The language I speak is light

Acceptance Speech by Sebastião Salgado

Sebastiao Salgado
© Yann Arthus-Bertrand

Dear friends, I feel immensely honoured to receive the prestigious Peace Prize of the German Book Trade. In choosing me this year, you are recognising my work, my photographs, my engagements and my commitment to advancing pacifist ideas. I thank you… with emotion and with pride. Yes, I am proud that this peace prize should be given to me, a photographer who has carried out lengthy investigative projects over many decades; a photographer who has spent much of his life bearing witness to the suffering of our planet and of so many of its inhabitants who live in cruel and inhuman conditions; a photographer who has placed these same people at the heart of the broader photographic essay that he began fifty years ago and continues to write today.

These men, women and children are among humanity’s most needy. They comprise a vast army of migrants and exiles, of exploited workers and casualties of war and genocide. They include those who have fallen prey to famines, droughts, climate change and deforestation; those who are driven off their land by the avarice of powerful and greedy men, who are victims of mechanized farming, of the concentration of land ownership, of unplanned urbanisation, of a violent economic system controlled by the richest nations on earth.

I would like to share this prize with them. I don’t accept it for myself; I wish it for them; I wish it with them.


I was born on a farm in the state of Minas Gerais in Brazil. When I was just five, my family moved to the small town of Aimorés. In my teens, I was sent to continue my studies in a nearby city, Vitória. And it was there that I met Lélia, my wife. From that moment, my life became our lives. From Vitória, we moved to the vast metropolis of São Paulo. Then, like so many of the migrants I would later meet, in 1969 Lélia and I became exiles from our country.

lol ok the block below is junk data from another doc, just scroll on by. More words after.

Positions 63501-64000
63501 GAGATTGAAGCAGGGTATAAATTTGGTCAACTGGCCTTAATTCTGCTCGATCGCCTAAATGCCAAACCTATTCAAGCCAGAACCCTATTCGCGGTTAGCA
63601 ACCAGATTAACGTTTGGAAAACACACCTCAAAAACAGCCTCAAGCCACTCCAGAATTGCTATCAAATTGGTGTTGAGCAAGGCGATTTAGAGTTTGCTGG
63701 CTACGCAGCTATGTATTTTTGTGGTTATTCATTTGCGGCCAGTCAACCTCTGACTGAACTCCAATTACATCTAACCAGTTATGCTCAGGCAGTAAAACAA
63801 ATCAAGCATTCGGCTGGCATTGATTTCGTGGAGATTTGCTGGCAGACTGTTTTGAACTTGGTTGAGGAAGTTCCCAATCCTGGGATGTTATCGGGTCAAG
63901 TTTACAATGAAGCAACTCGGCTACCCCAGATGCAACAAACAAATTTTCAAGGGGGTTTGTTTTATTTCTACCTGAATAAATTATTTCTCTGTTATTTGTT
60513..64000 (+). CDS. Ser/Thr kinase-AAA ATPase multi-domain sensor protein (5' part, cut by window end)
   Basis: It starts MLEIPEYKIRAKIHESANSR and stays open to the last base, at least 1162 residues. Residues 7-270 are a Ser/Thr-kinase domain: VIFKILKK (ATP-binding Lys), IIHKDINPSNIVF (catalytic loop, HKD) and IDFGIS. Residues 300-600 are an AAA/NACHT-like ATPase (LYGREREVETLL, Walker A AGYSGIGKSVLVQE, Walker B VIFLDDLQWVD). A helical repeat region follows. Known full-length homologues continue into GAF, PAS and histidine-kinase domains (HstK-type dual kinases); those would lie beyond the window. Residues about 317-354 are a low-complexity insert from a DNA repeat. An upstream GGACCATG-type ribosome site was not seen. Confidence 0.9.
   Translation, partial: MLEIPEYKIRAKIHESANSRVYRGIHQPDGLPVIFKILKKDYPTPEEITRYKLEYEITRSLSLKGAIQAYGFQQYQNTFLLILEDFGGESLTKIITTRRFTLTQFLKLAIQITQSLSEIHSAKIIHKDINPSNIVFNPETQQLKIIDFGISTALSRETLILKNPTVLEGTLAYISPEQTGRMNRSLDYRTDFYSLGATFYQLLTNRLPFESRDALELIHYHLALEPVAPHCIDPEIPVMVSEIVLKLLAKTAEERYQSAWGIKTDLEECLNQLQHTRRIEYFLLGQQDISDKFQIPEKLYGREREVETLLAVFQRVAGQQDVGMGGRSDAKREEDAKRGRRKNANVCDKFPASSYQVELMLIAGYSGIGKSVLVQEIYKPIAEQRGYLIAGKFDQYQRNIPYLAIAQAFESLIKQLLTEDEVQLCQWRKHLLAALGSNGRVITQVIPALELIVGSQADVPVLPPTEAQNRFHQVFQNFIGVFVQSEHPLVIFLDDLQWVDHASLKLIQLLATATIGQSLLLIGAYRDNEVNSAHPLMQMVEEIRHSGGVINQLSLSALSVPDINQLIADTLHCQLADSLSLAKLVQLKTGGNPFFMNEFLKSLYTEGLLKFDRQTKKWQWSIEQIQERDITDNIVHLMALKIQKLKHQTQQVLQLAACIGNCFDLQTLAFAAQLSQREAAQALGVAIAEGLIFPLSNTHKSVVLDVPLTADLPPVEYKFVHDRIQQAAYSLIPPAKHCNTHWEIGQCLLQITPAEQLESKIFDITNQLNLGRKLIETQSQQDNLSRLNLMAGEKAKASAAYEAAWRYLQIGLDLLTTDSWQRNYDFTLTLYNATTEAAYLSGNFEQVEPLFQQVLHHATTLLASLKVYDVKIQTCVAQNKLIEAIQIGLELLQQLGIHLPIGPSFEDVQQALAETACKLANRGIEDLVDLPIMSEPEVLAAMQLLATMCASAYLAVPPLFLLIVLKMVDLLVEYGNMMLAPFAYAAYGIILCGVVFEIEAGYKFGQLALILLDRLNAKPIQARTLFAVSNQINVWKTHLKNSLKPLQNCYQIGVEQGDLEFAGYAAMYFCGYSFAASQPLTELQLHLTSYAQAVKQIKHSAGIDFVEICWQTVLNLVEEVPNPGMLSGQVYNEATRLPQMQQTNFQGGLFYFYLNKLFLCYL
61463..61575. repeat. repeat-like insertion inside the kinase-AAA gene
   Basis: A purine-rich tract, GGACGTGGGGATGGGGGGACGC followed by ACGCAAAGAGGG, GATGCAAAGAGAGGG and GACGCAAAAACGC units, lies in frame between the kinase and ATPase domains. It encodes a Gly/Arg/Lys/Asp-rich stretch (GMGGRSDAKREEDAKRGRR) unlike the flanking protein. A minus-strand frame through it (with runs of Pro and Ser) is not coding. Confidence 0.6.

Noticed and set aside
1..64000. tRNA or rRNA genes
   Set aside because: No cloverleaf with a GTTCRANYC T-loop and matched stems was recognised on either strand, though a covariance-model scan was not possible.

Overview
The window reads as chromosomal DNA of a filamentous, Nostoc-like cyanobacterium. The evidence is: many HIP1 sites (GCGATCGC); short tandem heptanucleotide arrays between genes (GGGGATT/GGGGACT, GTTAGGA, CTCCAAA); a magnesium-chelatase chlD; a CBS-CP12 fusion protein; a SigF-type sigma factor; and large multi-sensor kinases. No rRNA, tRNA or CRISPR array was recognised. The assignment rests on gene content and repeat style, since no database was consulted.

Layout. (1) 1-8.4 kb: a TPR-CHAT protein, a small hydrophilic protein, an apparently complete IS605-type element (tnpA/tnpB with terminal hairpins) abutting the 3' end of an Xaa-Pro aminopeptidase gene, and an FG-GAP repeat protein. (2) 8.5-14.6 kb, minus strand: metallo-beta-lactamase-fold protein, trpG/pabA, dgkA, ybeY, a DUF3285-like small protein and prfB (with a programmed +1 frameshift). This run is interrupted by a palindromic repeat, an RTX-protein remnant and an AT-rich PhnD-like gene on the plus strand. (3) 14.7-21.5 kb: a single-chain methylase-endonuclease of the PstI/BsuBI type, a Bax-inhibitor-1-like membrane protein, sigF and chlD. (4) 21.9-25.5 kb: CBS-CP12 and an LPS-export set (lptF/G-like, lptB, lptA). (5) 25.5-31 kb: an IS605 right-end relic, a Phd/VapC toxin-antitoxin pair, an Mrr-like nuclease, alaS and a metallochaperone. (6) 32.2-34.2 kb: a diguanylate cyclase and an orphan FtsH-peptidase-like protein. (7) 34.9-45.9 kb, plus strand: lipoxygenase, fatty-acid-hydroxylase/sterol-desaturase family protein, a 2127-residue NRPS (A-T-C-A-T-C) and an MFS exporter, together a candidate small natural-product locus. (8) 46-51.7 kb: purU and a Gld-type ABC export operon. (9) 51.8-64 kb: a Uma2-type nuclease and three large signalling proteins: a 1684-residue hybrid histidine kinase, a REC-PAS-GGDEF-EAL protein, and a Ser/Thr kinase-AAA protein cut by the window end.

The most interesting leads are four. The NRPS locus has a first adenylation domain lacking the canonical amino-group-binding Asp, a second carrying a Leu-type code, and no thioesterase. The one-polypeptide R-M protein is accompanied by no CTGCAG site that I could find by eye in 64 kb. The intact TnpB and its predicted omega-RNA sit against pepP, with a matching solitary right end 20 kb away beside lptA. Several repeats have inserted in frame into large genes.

So perhaps this journey explains why I reach out to populations who have been displaced or threatened by wars, poverty or by savage modernisation. True, there is also an aesthetic dimension to my photography. That is a given. The language I speak is light.  But it is also the mission of shining light on injustice that has most guided my work as a social photographer.

In the early Seventies, I did a series of reportages on migrants in France. The Portuguese were escaping colonial wars and the Salazar dictatorship. They worked hard to build a future not only for themselves, but also for France because they contributed significantly to the country’s industrial and urban growth.

There were also North Africans. In northern France, I lived among miners, for the most part Moroccans, who were beginning to replace the Poles in the coal mines. They received me warmly and I still have strong memories of their friendship. It is with these Portuguese builders and these Moroccan, Algerian and Tunisian immigrant workers, it is with them that I would like to share this prize.


Around this same time, in 1973 and 1974, I photographed victims of a severe drought affecting a broad stretch of sub-Saharan Africa, from Niger to Ethiopia. What we didn’t understand at the time was that the famine was a consequence of global warming: farm land turned arid, lakes dried up, and the great River Niger, which for millennia had watered a vast region, with a drastically reduced flow. Then, as the countryside turned yellow, Touareg and Peul families abandoned their land for camps on the outside of the cities. It was terrible to see these proud nomads and farmers turned into refugees.

I believe that my images and those of other photographers helped to draw the world’s attention to this tragedy. Today, I’d like to pay homage to all these men, women and children who were forced by climate change to abandon their aged-old way of life to join the urban poor. It is with them that I would like to share this prize.


A few years later, still in the mid-Seventies, I traveled through the war zones of Africa – across Angola, Mozambique, Guinea-Bissau and Rhodesia. Centuries of European colonialism were ending and, unavoidably, this was often accompanied by violence. It affected the Portuguese settlers in Angola, Mozambique and Guinea-Bissau as well as the British in Rhodesia, later Zimbabwe. I vividly recall the sadness of the Portuguese who were forced to leave the place that for generations they had called home. I photographed them when they returned to their so-called mother country and found that their savings in colonial money were worthless.